Is cryptocurrency worth its shady reputation? – Report

“What, you trade crypto? Are you crazy, they are only used for illegal things like fraud, money laundering and cybercrime? ”

It’s a question we’ve all heard. But is it really so?

The value of illicit crypto transactions has increased by an unbelievable 80% year-over-year, according to Chainalysis’s annual crypto crime report. Examples include fraud, darknet crime, and money laundering.

In 2020 it is 7.8 billion dollars, in 2021 it will reach 14 billion dollars. Alas, cryptocurrency scams still make up the majority of all fraudulent activity.

Fraud can take many forms. Twitter user @Zeneca_33 posted this example with some wise advice: “A good rule in the crypto space, never click on links.”

Sadly, the example above is a particularly convincing example of a scam. If the user does not verify the link, he will lose his ETH.

Other scammers are simply inventing the whole project to swindle money from investors. More well-known examples include Onecoin, Bitconnect, and Bitclub Network.

Darknet, Terrorism and Money Laundering

While scams account for the majority of illicit activity, criminals also use exchanges to launder $8.6 billion – up 30% year-over-year but down from all-time highs. great in 2019.

Darknet activity also set a new record, raking in more than $2.1 billion. Of this, an estimated $300 million came from rogue stores, which sold stolen logins, credit cards, etc. The remaining $1.8 billion was generated from the drug market. .

Cryptocurrency scam
Figures from Chainalysis

As for the possible darknet markets, Chainalysis says competition is fiercer than ever, and these competitors are poised to play dirty.

Data leaks, DDoS attacks and doxxes are common occurrences in space, according to Ian Gray, Flashpoint Senior Research Director.

Hydra, a marketplace that only serves Russian-speaking countries, remains the largest darknet marketplace by far, accounting for 80% of worldwide market revenue. Among its suspicious activities, drugs account for the majority of sales.

Stick to Fiat – It’s Much Safer Than Crypto

It is estimated that cybercriminals have laundered over $33 billion in cryptocurrencies since 2017, mainly on centralized exchanges. For comparison, the United Nations Office on Drugs and Crime estimates between $800 billion and $2 million in fiat money laundered each year.

In other words, the amount of global money laundered through cryptocurrencies accounts for only 0.05% of total transaction volume.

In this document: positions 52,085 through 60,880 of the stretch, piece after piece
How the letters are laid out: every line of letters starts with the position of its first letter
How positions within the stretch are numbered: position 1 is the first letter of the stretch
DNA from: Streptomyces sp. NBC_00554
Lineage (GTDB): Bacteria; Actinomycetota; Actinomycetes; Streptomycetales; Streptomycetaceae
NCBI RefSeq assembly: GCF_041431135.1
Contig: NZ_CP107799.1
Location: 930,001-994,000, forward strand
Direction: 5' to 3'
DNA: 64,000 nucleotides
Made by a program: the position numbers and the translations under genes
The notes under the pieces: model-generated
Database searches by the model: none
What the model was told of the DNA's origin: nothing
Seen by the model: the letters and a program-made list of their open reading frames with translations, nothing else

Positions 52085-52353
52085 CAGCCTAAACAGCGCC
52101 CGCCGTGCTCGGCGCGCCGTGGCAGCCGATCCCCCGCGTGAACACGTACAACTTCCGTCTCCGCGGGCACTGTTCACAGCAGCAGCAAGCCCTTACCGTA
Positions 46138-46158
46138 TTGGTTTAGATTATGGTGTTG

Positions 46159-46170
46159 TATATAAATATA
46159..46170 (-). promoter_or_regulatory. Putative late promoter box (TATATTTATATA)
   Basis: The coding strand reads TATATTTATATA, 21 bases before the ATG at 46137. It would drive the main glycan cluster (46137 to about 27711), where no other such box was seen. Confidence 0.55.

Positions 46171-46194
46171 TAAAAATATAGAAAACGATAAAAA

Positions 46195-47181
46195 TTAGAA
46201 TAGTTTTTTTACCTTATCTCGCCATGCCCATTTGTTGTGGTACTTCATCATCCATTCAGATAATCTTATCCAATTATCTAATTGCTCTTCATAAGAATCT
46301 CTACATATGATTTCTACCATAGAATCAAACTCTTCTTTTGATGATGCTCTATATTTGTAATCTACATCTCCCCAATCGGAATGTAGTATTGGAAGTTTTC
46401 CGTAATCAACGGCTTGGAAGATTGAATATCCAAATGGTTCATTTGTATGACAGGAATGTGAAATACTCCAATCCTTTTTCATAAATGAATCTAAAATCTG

And of course, the transparent nature of blockchain makes it easy to track how cryptocurrencies move between wallets and how funds are transferred to cash.

Also, the sad truth is that our fiat holders often commit the biggest crimes. For example, US bank Bancorp had to pay the US government $613 million in 2018 for non-compliance. money laundering tutorial. The bank was unable to recognize a large number of unauthorized transactions and was found guilty and fined.

By far, however, the biggest scandal that actually occurred involved a drug cartel. HSBC Bank was fined $1.9 billion for collaborating with the Sinaloa cartel, one of the bloodiest drug cartels in Mexico. Incidentally, not a single manager was arrested or punished by the responsible managers.

Why DeFi is very popular with money launderers

Chainalysis also mentioned the popularity of drag mats in the DeFi area. Rug pull means developers withdraw money from the project. They have two options for this: a backdoor integrated into the smart contract or all tokens sold by the team.

Figures from Chainalysis

DeFi trading volumes have grown by 912% in 2021, and with the right technical skills you can get them listed on exchanges, even without a code check. Code checking confirms the project’s governance rules and is performed by a third party.

Chainalysis notes that many investors could have avoided losing money on carpet pulling if they had stuck to DeFi projects that had already undergone token checks – or if DEXes required token checks before listing tokens. newspaper.

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All information contained on our website is published in good faith and is for general information purposes only. Any action a reader takes with respect to information found on our website is entirely at their own risk. Is cryptocurrency worth its shady reputation? – Report


TaraSubramaniam is a Interreviewed U.S. News Reporter based in London. His focus is on U.S. politics and the environment. He has covered climate change extensively, as well as healthcare and crime. TaraSubramaniam joined Interreviewed in 2023 from the Daily Express and previously worked for Chemist and Druggist and the Jewish Chronicle. He is a graduate of Cambridge University. Languages: English. You can get in touch with me by emailing:

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